Trapped among dozens of cars in the crawling traffic on the way home, he had arrived, out of breath, at her bedside in the trauma room, his expression inscrutable. He wasn’t the first to arrive—partial strangers had preceded him as the rumor spread quickly. The visitors and consolers came in reverse order, from distant acquaintances to the people closest to her, seven-year-old Omer and eleven-year-old Alma. Her friend Dafna had brought them there a moment before she was taken into the operating room, and when she saw them walking toward her, she remembered in horror that they were the only ones she’d forgotten to call. She had managed to leave a message on Mickey’s cell phone and on her mother’s home phone, punching in the numbers with bleeding fingers, wiping the blood on her shirt. The only place she’d forgotten to call was the kids’ school, and the honest truth was that in all the hours that had passed before she saw them approaching her bed apprehensively, holding hands, she had completely forgotten their existence, forgotten that the woman who had floated momentarily over the flaming street until she crashed onto it was the mother of children.
She even found it difficult to recognize them at first, an odd pair walking toward her, a large boy and a tiny girl, he fair, she dark, he upset, she silent, two opposites walking together slowly and somberly, as if they intended to place an invisible wreath on her grave. She wanted to run away from them, but she was confined to the bed, so she closed her eyes until she heard them bleat in harmony, “Mommy!” and was forced to pull herself together. “I was lucky,” she prattled at them, “it could have been much worse.”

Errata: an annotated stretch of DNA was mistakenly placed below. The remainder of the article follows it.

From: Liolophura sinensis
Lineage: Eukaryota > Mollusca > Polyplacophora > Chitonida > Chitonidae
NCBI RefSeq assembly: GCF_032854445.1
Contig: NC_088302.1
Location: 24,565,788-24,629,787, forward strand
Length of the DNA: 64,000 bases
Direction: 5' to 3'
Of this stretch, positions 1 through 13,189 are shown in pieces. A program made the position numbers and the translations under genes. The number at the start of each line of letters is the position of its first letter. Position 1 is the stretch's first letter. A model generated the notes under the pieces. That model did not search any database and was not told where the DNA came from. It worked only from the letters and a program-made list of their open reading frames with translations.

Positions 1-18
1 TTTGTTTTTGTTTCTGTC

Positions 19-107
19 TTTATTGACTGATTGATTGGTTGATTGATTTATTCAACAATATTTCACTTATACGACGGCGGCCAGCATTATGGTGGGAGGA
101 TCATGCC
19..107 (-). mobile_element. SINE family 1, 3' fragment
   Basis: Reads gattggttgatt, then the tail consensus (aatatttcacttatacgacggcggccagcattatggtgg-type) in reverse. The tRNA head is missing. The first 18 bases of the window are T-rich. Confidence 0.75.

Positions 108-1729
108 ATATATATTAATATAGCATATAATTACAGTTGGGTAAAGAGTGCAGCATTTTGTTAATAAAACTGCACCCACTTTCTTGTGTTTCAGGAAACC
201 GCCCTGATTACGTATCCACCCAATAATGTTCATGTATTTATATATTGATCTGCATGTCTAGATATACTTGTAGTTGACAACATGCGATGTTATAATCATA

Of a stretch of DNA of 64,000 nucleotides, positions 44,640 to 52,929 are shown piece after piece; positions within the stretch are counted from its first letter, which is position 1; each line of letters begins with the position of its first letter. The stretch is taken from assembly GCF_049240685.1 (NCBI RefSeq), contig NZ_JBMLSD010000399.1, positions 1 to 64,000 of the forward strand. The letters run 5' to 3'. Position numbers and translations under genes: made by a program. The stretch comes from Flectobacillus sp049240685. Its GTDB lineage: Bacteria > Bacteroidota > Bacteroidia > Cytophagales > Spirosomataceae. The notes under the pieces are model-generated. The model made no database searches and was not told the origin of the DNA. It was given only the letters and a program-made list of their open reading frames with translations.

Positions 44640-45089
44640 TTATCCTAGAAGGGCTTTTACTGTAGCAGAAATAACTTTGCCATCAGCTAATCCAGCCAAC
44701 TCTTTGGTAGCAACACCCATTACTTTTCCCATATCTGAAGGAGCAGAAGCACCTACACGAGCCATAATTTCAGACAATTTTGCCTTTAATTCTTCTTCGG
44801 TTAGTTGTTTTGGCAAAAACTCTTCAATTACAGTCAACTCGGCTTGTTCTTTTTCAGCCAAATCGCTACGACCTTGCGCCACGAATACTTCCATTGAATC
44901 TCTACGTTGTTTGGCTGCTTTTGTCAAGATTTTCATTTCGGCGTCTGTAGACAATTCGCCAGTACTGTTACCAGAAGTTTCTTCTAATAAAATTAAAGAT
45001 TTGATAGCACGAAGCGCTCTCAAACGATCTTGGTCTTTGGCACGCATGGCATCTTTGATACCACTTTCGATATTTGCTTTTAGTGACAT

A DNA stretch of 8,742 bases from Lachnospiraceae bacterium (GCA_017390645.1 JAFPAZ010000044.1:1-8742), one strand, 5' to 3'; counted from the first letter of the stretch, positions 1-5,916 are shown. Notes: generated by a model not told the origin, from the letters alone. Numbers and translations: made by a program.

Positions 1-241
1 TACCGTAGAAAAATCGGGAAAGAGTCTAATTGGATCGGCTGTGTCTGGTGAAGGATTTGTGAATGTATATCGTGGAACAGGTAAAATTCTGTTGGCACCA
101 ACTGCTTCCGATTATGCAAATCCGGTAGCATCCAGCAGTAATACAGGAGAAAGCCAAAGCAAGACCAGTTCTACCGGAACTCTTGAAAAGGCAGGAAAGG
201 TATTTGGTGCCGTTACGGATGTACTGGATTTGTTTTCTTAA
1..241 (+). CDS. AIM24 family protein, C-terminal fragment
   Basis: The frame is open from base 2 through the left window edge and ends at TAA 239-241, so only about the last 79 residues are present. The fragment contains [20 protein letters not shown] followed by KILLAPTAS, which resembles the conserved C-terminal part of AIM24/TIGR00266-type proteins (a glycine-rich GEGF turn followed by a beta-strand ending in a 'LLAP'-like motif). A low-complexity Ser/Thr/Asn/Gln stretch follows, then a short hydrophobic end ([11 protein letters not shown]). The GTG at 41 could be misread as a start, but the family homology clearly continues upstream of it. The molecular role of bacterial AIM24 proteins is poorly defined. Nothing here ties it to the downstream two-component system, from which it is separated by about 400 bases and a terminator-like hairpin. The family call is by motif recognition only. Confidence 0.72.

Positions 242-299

“You’re allowed to show them that it’s hard for you,” one of the doctors told her later, “there’s no need to pretend. Let them help you. That way you’re teaching them to deal with their own difficulties as well.” But she couldn’t expose her weakness to them, and that’s why she couldn’t bear their presence during the long months of her recovery. “It’s all Omer’s fault,” she recalls Alma saying coldly, almost indifferently, as if pointing out an obvious fact. “If he didn’t hide in the bathroom, we would have left earlier and you never would have been there when the bus exploded.” And Omer began to kick his sister, screaming, “No it’s not! It’s all your fault! Because you wanted Mommy to make you a half-ponytail!” When Mickey tried to restrain him, the boy pointed at him and said, with the same defensiveness that always existed between them, “It’s all your fault!”
They might have continued to blame each other, as if they were talking about an event that had occurred in their closed family circle and not a suicide bombing carried out by terrorists who didn’t even know their small family, but she was whisked off to the terrible distraction of the long hours of the surgery and the surgery that followed it, of the months of rehabilitation and recovery and the new school appointment that awaited her at the end of the road as if it were a prize. She knew that some people said that were it not for her injury, she would not have been appointed principal at such a young age, and even she herself wondered about it now and then. But the enormous workload left her no time for futile thoughts. She hasn’t had any futile thoughts for ten whole years, and as she parks her car and walks unsteadily to her home, it seems to her that she has only just awakened from an operation that lasted ten years, and only now can she think about the issue her children raised then. That’s why she has accumulated so much experience, so she can decide once and for all who was actually at fault.